The cost of OTC hearing aids doesn’t include fitting, programming, or support. Many people don’t realize that the current cost of hearing aids often includes expert fitting, programming, and follow-up appointments, typically over several years. Finding a properly fitting OTC hearing aid that adequately improves hearing may be even more difficult than buying a pair of great-fitting jeans off the rack.
Explore This IssueApril 2022
“I have patients now who come in with hearing aids they bought elsewhere who tell me they can’t wear their hearing aids because they hurt,” Dr. Backous said. “I’ll look at the molds, give them to the audiologist to grind down, and guess what? The hearing aids are suddenly comfortable, the patient can hear, and they do great.”
Some patients will find great satisfaction with the first OTC hearing aid they try. Many will not. Help patients understand the value of professional fitting and programming and the benefits and limitations of over-the-counter technology. People who understand the value of expert evaluation and individually tailored hearing solutions may be more inclined to seek professional assistance for hearing loss, even if they choose to purchase an OTC device.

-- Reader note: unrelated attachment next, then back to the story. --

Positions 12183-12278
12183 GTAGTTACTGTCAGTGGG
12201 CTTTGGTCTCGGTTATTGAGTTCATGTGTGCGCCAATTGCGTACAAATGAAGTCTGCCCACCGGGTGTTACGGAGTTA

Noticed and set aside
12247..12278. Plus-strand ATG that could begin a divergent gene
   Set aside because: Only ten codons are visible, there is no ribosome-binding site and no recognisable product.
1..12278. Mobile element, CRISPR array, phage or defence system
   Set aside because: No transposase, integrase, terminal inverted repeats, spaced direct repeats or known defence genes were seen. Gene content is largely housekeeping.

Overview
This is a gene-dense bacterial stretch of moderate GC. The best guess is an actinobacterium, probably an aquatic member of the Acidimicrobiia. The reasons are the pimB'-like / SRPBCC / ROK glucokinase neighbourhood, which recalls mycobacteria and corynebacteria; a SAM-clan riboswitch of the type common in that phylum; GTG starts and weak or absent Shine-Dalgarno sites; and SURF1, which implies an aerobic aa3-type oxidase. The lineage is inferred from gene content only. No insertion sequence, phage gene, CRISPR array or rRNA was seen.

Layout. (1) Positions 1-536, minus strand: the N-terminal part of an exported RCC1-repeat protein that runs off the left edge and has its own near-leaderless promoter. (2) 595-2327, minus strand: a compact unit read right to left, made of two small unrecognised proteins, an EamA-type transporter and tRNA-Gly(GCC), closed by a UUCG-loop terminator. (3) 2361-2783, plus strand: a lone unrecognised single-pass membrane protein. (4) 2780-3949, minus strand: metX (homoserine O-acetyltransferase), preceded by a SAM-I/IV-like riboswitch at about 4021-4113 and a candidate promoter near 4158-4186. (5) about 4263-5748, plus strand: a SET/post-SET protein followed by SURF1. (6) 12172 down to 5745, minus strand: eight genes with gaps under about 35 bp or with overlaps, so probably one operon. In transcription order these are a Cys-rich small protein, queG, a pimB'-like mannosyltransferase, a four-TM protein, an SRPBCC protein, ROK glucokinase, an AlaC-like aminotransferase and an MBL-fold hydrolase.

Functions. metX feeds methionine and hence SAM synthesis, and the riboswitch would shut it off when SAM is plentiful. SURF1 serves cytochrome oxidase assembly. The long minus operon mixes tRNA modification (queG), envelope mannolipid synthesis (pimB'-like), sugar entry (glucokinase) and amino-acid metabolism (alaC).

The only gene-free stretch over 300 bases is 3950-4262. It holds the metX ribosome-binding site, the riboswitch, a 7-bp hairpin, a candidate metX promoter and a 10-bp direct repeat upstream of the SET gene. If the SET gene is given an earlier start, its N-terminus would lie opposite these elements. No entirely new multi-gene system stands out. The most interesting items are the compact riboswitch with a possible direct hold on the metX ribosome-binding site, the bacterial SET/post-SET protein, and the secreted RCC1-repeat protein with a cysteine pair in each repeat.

Incorporating OTC Hearing Aids into Your Practice
Although most otolaryngologists agree that physicians and audiologists should continue to play an important role in the treatment of hearing loss, they also agree that the best path forward is to integrate OTC hearing aids into the hearing care continuum.
“As otolaryngologists, we don’t want to present to our patients that we’re against over-the-counter hearing aids,” Dr. Grisel said. “We want to do the right thing for our patients, and if we can get them in a safe pair of hearing technology that’s cheaper and works for them, we should be for that. If used properly and with proper education, OTC hearing aids could be a boost to our practices.”
—Doug Backous, MD
Dr. Backous also believes that integrating OTC aids into existing practices can be a “margin-positive experience,” he said. “There’s no question that hearing aid sales are currently a significant part of most private practices. But I personally believe that by embracing over-the-counter technologies and getting involved in fitting them properly, we can actually deliver a higher level of care to patients. I’d rather have us fit them with a device we’ve vetted, where we know the company, its service agreement, and reliability, than have them go out and buy one elsewhere, try it and say, ‘Well, these don’t work,’ and walk away from hearing care.”